Tagoa‘i’s troubles
with Nebraska law

LINCOLN, Neb. >> Suspended Nebraska offensive lineman Junior Tagoa'i was fined $350 yesterday for a 2-year-old charge of disturbing the peace.

The Saint Louis School alumnus also is scheduled to be sentenced next Friday in Lancaster County Court on an assault charge for hitting his former girlfriend while she was holding their child. He pleaded no contest to that charge last month.

Also next Friday, he will face a hearing on a contempt charge filed after he allegedly made an obscene gesture in the direction of a judge while in court.

Huskers head coach Frank Solich has said he won't comment on the senior's status with the team until after he has been sentenced on all the charges.

Tagoa'i, a 6-foot-2, 300-pound Oahu native was listed No. 1 at right guard on the Cornhuskers' depth chart following spring practice. Because of his suspension, Tagoa'i was not allowed to report to preseason camp, which started Aug. 5.

He is not listed on the depth chart that was released prior to the start of fall camp and he is not included in the Husker media guide.

Tagoa'i told Lancaster County Judge Gale Pokorny yesterday that he is taking anger management classes to recognize his problems and work them out.

He could have received up to 90 days in jail and a $500 fine.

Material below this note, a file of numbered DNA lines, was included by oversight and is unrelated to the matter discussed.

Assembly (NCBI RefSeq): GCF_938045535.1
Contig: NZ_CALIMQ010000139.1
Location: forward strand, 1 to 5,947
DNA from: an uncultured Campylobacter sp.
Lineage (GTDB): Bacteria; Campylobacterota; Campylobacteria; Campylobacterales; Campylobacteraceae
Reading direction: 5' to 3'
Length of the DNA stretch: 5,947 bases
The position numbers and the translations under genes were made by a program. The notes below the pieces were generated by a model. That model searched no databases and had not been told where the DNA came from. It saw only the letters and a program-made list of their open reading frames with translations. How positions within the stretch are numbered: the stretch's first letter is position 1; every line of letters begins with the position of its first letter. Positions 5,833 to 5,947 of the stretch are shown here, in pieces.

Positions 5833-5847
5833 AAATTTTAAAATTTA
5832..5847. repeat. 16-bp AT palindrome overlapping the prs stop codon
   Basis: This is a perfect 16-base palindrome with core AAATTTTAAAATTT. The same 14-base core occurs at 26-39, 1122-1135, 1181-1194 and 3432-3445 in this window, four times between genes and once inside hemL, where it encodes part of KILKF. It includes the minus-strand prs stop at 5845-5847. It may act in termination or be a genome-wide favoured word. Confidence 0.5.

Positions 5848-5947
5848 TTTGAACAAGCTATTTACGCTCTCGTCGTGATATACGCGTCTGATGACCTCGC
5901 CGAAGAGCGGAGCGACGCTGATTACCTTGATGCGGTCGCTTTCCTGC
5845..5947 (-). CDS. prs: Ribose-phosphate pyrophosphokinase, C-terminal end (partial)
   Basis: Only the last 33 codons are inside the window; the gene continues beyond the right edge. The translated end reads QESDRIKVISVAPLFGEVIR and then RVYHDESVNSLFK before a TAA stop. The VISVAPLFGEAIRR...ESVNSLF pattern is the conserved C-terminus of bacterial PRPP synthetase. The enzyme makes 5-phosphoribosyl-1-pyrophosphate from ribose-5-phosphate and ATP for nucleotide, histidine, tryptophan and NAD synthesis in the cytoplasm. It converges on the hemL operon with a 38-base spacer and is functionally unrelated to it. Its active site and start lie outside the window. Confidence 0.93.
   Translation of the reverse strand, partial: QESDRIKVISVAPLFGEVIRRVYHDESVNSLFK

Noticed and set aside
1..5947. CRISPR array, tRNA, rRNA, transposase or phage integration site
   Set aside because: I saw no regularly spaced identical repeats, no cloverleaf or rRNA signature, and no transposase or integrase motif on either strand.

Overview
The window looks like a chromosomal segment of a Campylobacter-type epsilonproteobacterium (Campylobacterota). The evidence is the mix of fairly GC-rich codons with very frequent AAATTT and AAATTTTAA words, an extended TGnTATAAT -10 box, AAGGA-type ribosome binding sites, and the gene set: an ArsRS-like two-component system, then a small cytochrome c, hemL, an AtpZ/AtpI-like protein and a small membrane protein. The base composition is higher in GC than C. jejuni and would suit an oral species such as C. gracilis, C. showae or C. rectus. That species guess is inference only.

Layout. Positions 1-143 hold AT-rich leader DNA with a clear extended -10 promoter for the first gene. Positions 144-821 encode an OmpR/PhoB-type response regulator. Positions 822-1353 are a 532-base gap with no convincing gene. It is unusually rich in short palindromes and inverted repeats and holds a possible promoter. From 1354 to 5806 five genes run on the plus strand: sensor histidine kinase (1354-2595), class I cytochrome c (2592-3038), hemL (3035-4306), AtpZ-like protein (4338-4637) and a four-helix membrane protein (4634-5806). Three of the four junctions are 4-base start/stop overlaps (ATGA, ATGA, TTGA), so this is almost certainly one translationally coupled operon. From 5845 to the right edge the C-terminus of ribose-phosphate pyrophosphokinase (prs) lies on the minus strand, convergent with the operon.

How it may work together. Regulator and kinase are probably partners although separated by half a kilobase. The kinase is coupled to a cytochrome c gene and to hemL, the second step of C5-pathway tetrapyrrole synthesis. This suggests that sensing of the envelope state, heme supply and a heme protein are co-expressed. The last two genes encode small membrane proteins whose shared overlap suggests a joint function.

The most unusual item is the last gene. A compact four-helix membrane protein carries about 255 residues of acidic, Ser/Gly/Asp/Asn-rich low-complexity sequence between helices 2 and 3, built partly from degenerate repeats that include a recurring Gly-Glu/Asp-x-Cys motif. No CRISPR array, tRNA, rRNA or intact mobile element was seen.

The charge stemmed from an incident in October 2001 involving a fight with his girlfriend. Two months later, birth records indicate, the woman gave birth to Tagoa'i's daughter.

Croyle wants to keep Tide rolling: If there's one reassuring thing for Brodie Croyle is he's finally Alabama's starting quarterback.

"Coming off the bench is tough for any quarterback," said Croyle, a sophomore who alternated last season with senior starter Tyler Watts. "You have to have the right mindset to do it. It's a whole lot easier if you go into a game knowing you're the starter, and it's your game to win or lose."

In the process of throwing for 1,046 yards, five touchdowns and five interceptions, Croyle learned from Watts.

During his Crimson Tide career, Watts alternated with Andrew Zow. A much-heralded Alabama high school prospect -- like Croyle -- Zow had to handle media, fans and family who constantly asked why he wasn't the sole starter.

"I learned a lot off the field from Tyler; he was really a class act," Croyle said. "When people asked me why wasn't I starting, I learned to just look at them and smile."

The Associated Press and the Commercial Appeal (Memphis, Tenn.) contributed to this report.


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